How to Have a Social Life While Working At Home. Alone.
It’s the dream of so many people to work from home. It’s such a popular dream that there’s an enormous industry built completely upon convincing people that their dreams can come true – an industry that rarely keeps its promises, but one that keeps on going because of the sheer force of hope on the part of so many people.
Yet what many folks don’t think about are the things that are lost when one doesn’t work outside the home. One of the biggest of these things is socializing. Love them or hate them, one’s co-workers are a big source of social support in one’s life. Having someone to say hello to in the morning; having someone to whisper about the boss with in the coffee room; being able to complain about your teenage son, or brag about your gifted granddaughter – these things and more are a very important part of your life, even if you don’t realize it at the time. And working at home means you lose it. Right?
Not necessarily. It’s true that you aren’t going to be able to visit face to face with your co-worker who sits in the next cubicle over, but it’s also true that no one is going to be looking over your shoulder to see who you’re emailing or when you jump on the phone. As long as you do what you need to do, there’s no reason you can’t socialize up a storm while working from home. You just need to do it differently.
There’s email, there’s Facebook, there’s the phone, there’s Skype – the list of ways to connect with other people is getting longer by the minute. If you’ve never taken to these forms of communication, then it’s time to learn to do so. You simply won’t have other chances to socialize with people, as this work is not done in an office building or factory, and so this will be your only ability to say hey, what’s up to a friend or colleague. You will be amazed at how many people check their email all through the day, or are available for a quick chat. Make yourself available too, when you can, so that you can get some social time in among your research and writing time.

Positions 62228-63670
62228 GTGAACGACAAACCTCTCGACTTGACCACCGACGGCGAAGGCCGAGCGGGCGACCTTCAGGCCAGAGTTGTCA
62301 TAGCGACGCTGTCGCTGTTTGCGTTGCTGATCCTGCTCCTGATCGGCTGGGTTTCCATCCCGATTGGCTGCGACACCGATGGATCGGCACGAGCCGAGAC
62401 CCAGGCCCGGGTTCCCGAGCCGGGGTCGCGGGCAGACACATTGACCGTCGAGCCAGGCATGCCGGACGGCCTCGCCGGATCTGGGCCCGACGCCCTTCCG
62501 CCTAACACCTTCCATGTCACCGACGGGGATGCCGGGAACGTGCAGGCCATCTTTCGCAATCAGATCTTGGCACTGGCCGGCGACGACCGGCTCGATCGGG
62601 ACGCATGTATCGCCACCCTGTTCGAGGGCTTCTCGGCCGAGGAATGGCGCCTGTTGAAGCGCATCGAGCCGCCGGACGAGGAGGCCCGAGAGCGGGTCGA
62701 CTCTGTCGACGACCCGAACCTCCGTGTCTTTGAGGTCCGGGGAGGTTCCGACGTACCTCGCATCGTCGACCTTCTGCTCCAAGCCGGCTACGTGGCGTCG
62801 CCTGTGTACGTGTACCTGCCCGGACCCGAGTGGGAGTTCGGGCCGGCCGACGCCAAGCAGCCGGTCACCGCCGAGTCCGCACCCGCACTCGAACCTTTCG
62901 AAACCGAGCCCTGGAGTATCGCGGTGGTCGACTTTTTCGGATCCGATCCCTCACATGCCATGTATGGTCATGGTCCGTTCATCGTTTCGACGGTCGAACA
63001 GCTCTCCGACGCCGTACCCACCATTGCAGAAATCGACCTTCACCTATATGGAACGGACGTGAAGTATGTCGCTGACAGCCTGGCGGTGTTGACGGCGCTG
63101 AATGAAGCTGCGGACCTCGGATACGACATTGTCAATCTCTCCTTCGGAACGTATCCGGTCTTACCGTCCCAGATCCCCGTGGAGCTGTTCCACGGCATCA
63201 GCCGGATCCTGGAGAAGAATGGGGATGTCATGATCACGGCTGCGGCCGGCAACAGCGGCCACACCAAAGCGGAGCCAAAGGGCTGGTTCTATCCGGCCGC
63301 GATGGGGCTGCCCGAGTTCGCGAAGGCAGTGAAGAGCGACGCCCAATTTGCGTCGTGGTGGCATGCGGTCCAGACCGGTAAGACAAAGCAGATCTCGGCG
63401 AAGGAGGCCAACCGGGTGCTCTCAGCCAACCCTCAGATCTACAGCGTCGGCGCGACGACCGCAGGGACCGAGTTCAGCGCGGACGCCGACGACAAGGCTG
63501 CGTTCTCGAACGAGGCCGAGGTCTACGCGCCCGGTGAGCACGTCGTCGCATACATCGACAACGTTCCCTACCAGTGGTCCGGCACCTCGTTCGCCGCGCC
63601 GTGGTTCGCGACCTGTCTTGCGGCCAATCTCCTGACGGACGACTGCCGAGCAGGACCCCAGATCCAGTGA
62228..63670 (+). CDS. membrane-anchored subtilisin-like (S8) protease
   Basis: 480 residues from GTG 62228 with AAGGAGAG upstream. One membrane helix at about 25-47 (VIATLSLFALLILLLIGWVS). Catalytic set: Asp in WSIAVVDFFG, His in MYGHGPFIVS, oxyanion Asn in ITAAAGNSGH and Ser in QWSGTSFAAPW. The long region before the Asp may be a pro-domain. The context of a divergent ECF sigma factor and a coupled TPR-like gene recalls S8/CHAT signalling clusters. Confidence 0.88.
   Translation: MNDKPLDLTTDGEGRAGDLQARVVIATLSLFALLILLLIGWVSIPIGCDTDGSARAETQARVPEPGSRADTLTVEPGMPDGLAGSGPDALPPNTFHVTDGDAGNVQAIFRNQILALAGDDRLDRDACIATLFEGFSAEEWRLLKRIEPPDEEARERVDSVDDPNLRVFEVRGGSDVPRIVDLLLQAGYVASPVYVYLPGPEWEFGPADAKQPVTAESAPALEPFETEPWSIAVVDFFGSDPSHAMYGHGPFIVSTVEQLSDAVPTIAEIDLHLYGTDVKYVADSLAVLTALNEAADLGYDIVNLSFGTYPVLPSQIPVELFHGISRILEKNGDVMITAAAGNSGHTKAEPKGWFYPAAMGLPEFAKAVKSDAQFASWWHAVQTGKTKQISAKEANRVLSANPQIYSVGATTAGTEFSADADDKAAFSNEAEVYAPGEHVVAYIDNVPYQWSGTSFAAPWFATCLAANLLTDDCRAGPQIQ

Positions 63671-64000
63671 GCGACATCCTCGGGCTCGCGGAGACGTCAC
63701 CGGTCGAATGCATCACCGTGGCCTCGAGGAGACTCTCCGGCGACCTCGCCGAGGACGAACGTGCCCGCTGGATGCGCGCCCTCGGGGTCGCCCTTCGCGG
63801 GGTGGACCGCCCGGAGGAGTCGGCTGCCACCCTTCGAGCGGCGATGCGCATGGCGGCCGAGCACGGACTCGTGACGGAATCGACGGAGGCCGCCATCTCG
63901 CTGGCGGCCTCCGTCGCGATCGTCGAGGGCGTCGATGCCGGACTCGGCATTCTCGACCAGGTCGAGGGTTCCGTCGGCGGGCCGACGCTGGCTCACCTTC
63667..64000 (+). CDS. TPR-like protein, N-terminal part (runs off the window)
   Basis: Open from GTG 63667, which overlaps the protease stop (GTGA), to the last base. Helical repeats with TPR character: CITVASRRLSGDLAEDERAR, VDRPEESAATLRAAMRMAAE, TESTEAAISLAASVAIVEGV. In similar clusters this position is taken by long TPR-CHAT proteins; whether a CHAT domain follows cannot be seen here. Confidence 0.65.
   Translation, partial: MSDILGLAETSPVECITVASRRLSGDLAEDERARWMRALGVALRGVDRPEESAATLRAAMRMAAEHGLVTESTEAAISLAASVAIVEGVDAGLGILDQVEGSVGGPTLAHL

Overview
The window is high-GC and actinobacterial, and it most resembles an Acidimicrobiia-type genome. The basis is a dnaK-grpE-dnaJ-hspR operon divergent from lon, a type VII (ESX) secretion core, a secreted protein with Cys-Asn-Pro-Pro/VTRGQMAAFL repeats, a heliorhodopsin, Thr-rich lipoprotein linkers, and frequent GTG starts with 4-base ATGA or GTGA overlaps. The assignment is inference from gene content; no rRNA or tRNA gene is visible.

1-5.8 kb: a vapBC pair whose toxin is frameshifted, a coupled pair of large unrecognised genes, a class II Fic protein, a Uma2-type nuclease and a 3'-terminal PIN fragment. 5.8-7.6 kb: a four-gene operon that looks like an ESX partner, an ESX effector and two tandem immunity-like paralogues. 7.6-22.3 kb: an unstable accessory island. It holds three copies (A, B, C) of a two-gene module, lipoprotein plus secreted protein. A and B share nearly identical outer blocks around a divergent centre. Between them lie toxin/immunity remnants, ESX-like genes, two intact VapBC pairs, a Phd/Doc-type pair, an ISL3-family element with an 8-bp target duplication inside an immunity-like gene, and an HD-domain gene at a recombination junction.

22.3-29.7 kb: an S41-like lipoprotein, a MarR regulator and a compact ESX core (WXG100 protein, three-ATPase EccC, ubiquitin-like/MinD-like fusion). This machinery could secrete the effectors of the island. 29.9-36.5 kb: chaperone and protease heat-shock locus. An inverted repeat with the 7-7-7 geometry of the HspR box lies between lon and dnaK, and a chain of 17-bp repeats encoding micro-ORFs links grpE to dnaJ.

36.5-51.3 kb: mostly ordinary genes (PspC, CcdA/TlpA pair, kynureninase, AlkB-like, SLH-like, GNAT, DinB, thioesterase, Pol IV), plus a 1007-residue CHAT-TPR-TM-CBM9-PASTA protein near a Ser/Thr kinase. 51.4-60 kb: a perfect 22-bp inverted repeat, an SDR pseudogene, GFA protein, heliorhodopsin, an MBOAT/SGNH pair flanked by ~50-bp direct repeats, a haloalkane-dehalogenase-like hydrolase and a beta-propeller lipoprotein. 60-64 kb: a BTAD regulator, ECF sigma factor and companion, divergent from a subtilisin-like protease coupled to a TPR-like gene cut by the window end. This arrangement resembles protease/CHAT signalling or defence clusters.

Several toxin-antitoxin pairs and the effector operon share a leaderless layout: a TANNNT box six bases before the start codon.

Another thing that will be important for you as you work alone from home is finding people “in the real world” whom you can talk to. In the summer months, when things are a bit breezy and work is slower than usual, that’s not such a critical thing. But when it’s early November and everyone’s under maximum pressure to write as much as possible so as to earn as much money as possible – well, tempers can fly high and blood pressures can inch up the scale. That’s the time you need someone to whom you can vent – someone who knows the work you do and understands enough of it to be an empathic listener.
Finally, remember this job is mobile! If you use a laptop for your work, you can take it outside your home and work almost anywhere. Coffee shops are great places, as they tend to have electricity and wi-fi, but lots of other locations make fabulous places to work! Libraries, parks, restaurants, bars, even a place like Grand Central Station – find a few spots where you can go and work that aren’t in your house. You will find that just being around people can make you feel that you are getting social time, and it will take the edge off the alienation that can arise when spending so many solitary hours, day after day.